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Writer’s Mail

Writer’s Mail
Tuesdays With Story
September 21, 2018

Tuesday evening at B&N

Nine writers circled the chairs on the store’s bargain floor for an evening of ghost stories, lost memories, changing lives, magic, and cauterized wounds. Here is some of what was said in the critiques:

Meg Matenaer (chapter 3, Write in Time) After a lively garbage disposal discussion, the group decided that Marie should drop a thin juice glass into it instead of a thick coffee mug. Jack suggested the line, “The garbage disposal could be reset, but her day could not.” Amber, John, and Jerry noted that the readers know little about the professor. The group was alarmed about John’s (Rueger not Schneller) ear and thought he should be too.

Lisa McDougal (chapters 3-4, The Tebow Family Secret) . . .

Amber Boudreau (chapter 13 rewrite, The Dragoneer) Amber read from Chapter 13 of her novel The Dragoneer which she is deep in the middle of rewriting. John and Jerry enjoyed the piece but had suggestions on switching a few sentences around for clarity and deleting some mundane dialogue.

Mike Austin (short story, “Go Faster”)  I received a lot of really good comments and input for, “Go Faster.” I found that I need to start naming things. John wanted me to name roads and locations, Jerry wanted me to name the beer they’re drinking. There was a brief discussion about fingers tickling, “as light as spider’s feet.” In the end, I was allowed to keep it. Jerry thought I could say “humerus” instead of “arm bone.” Sounds kind of funny to me. Okay, bad pun. I was concerned that the humerus through his chest (Hm. Now I’m starting to like it.) might seem contrived, but was assured that it was not. Thank you, everyone, for the encouraging comments.

Jerry Peterson (short story, part 1 rewrite plus 6 new pages, “Death Rides the Rails”) . . . The scene of Early hunting a rabbit was not serious for Amber Boudreau but a comedy. “Could you add a few more animals?” she asked. John Schneller said a hawk would not attack a man, that another way has to be found to injure Early so the next scene—he cauterizing of his wounds—can be saved.


Who’s up next

October 2

Bob Kralapp (???)

Paul Wagner (???)

Larry Sommers (chapter, untitled novel)

Jack Freiburger (chapter, A Walk on the Water)

Cindi Dyke (???)

John Schneller (chapter, Final Stronghold)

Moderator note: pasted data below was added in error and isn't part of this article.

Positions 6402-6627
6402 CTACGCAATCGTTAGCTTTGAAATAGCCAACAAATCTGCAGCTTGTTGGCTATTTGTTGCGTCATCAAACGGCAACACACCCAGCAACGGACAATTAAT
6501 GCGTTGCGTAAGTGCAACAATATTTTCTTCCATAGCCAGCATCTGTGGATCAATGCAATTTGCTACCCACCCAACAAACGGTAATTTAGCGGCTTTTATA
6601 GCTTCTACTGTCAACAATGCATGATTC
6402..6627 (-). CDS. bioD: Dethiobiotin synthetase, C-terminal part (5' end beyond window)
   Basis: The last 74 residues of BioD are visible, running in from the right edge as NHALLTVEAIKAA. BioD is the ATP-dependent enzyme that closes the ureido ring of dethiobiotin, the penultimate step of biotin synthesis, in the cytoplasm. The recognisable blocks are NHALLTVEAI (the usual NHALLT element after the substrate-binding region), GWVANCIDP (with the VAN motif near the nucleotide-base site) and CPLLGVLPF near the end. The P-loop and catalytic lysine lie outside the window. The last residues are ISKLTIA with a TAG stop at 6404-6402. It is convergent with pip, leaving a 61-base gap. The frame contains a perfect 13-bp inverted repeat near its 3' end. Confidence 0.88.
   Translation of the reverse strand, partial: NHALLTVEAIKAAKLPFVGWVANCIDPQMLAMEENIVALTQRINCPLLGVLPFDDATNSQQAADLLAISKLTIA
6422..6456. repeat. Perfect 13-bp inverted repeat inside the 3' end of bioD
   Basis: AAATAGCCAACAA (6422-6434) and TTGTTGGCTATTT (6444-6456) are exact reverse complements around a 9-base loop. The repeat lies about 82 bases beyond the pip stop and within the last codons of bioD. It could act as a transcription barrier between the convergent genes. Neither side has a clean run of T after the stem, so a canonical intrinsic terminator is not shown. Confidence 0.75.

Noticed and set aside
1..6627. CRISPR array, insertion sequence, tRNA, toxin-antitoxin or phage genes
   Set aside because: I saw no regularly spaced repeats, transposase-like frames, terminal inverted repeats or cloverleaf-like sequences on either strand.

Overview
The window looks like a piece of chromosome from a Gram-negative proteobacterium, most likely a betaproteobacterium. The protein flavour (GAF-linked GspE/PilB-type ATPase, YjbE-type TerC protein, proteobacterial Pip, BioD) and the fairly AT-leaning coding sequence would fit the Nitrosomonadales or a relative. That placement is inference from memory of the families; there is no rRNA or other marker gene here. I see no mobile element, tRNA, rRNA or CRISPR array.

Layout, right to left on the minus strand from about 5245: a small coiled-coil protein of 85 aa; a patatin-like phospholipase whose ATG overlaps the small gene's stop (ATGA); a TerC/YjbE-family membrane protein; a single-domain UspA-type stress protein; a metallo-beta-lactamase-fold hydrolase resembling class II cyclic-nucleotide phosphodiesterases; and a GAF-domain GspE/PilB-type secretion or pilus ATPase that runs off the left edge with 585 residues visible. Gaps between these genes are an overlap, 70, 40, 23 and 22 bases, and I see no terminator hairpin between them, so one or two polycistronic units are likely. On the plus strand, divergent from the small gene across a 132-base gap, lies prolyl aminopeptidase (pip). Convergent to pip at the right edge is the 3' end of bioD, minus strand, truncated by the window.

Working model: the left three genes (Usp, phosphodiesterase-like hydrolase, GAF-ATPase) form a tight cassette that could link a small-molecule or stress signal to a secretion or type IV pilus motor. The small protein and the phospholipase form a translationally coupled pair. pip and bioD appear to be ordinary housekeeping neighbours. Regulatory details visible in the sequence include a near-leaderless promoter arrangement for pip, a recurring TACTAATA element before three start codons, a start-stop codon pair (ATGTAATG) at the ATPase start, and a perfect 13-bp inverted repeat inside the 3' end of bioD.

Tracey Gemmell (chapters)


Fifth Tuesday

As, yes, October 30. And we now have a writing challenge. Here’s the prompt: “A howling good time.”

Your story, in no more than 500 words, doesn’t have to be a Halloween story, but it could be. Figure out where you’re going with the prompt and start writing!


Our editor

Tracey Gemmell loves editing our e-newsletter so much that on October 1 she moving back into the chair where she will shepherd the next two issues. Email your good stuff to her.


Why you need an inciting incident

From Randy Ingermanson who bills himself as America’s Mad Professor of Fiction Writing:


First, let’s define our terms. The inciting incident is some “new thing” in your protagonist’s world. It marks the change that is ultimately going to pull your protagonist into your story. Usually, this is something external to your protagonist, but it’s possible it could be an internal change.
I don’t see a problem with starting the inciting incident in the first two pages of your novel. You can put it pretty much anywhere you want, so long as it’s reasonably early in the story and as long as it works. Some stories start fast out of the gate, and some take longer to get rolling.
I do see a problem with a scene that has no conflict of any kind. Conflict doesn’t get in the way of your reader caring about your protagonist. Conflict is often the reason your reader does care, at least early on. When we see somebody in trouble, we instinctively care about them. We might later stop caring about them if we decide they aren’t worth caring about.
But let’s face it—when somebody’s in trouble, we care. The news concerning twelve young soccer players and their coach in Thailand trapped by rising floodwaters two and a half miles into a cave, made people care. The minute we heard about them, we cared. Because that’s what humans do.